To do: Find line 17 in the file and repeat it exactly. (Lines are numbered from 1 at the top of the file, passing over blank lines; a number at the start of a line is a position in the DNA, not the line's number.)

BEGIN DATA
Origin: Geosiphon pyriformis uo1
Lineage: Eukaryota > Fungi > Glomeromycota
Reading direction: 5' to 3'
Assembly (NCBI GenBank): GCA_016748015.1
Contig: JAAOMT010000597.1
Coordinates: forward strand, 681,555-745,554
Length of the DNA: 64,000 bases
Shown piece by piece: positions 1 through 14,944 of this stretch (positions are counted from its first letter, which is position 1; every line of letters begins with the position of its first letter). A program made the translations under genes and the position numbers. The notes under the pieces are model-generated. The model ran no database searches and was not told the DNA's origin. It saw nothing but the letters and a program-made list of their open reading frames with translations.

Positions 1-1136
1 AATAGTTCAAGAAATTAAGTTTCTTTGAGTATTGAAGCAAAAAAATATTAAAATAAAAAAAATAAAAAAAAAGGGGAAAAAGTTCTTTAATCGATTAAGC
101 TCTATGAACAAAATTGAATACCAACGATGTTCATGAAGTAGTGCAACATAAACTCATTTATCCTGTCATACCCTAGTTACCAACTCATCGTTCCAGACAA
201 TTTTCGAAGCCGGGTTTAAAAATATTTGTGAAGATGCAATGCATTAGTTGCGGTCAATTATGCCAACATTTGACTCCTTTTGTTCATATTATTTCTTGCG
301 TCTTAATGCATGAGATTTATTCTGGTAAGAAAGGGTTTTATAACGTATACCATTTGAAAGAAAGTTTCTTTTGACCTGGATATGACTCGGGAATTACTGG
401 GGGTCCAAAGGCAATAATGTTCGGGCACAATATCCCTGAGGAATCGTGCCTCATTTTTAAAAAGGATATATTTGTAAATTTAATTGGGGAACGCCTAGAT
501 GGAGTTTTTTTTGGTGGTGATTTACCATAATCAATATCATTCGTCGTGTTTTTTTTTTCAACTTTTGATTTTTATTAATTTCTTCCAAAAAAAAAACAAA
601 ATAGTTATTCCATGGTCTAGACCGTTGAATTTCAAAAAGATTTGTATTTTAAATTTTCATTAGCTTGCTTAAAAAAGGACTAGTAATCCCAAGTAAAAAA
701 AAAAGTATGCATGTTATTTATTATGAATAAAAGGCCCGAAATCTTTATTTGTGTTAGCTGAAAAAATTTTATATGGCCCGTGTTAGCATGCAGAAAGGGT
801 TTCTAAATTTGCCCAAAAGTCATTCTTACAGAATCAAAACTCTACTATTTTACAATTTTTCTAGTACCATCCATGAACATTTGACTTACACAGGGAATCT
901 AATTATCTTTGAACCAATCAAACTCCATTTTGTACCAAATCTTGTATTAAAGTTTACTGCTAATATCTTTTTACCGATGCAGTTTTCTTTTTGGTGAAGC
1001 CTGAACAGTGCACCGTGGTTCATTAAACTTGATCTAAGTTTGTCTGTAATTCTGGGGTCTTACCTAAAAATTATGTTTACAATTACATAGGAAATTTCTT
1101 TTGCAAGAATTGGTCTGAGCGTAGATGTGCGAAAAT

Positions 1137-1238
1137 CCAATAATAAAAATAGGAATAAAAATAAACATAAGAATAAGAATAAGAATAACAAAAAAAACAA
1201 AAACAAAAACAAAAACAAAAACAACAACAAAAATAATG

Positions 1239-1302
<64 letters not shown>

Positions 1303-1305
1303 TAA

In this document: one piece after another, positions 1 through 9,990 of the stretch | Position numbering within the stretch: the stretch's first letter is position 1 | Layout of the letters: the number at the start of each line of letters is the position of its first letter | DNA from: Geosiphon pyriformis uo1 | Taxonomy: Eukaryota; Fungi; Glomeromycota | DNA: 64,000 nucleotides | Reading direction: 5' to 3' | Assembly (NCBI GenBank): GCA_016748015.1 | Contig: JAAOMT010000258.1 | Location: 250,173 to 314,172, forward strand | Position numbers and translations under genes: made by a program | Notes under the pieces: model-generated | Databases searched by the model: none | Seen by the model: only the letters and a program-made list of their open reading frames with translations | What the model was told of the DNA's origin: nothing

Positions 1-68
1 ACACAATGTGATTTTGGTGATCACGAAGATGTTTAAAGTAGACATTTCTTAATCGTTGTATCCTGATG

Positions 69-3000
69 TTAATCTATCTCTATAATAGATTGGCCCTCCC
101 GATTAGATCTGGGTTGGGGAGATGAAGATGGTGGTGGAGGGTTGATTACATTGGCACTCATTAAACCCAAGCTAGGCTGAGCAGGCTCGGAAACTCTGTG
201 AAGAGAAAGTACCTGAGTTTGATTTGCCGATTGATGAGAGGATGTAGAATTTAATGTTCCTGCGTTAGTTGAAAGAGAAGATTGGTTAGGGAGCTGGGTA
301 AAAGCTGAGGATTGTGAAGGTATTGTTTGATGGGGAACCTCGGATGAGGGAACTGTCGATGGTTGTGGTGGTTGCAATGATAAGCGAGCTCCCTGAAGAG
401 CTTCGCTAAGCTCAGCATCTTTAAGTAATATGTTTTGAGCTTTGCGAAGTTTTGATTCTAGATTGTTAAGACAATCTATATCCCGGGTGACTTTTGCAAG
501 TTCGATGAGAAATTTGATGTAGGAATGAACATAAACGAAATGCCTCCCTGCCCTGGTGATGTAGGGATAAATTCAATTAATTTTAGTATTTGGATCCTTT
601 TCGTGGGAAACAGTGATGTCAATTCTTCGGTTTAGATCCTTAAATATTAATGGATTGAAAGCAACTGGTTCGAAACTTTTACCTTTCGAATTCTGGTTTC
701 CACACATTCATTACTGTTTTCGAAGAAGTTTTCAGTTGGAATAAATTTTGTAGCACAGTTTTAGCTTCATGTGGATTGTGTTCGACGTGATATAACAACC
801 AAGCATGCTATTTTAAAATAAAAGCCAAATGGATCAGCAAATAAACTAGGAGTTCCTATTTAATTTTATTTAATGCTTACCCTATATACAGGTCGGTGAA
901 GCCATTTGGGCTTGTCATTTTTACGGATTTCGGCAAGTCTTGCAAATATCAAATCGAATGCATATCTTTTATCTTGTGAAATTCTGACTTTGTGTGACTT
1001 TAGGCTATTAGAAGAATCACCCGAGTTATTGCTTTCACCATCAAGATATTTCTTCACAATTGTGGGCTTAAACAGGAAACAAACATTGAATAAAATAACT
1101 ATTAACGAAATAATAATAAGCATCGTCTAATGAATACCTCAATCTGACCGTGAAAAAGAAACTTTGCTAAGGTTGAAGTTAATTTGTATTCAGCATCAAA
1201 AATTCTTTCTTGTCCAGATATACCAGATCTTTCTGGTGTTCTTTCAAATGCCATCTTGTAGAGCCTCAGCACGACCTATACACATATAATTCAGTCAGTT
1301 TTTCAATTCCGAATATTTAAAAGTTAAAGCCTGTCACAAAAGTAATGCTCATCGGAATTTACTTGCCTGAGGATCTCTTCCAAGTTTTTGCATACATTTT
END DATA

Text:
701 AAAAGTATGCATGTTATTTATTATGAATAAAAGGCCCGAAATCTTTATTTGTGTTAGCTGAAAAAATTTTATATGGCCCGTGTTAGCATGCAGAAAGGGT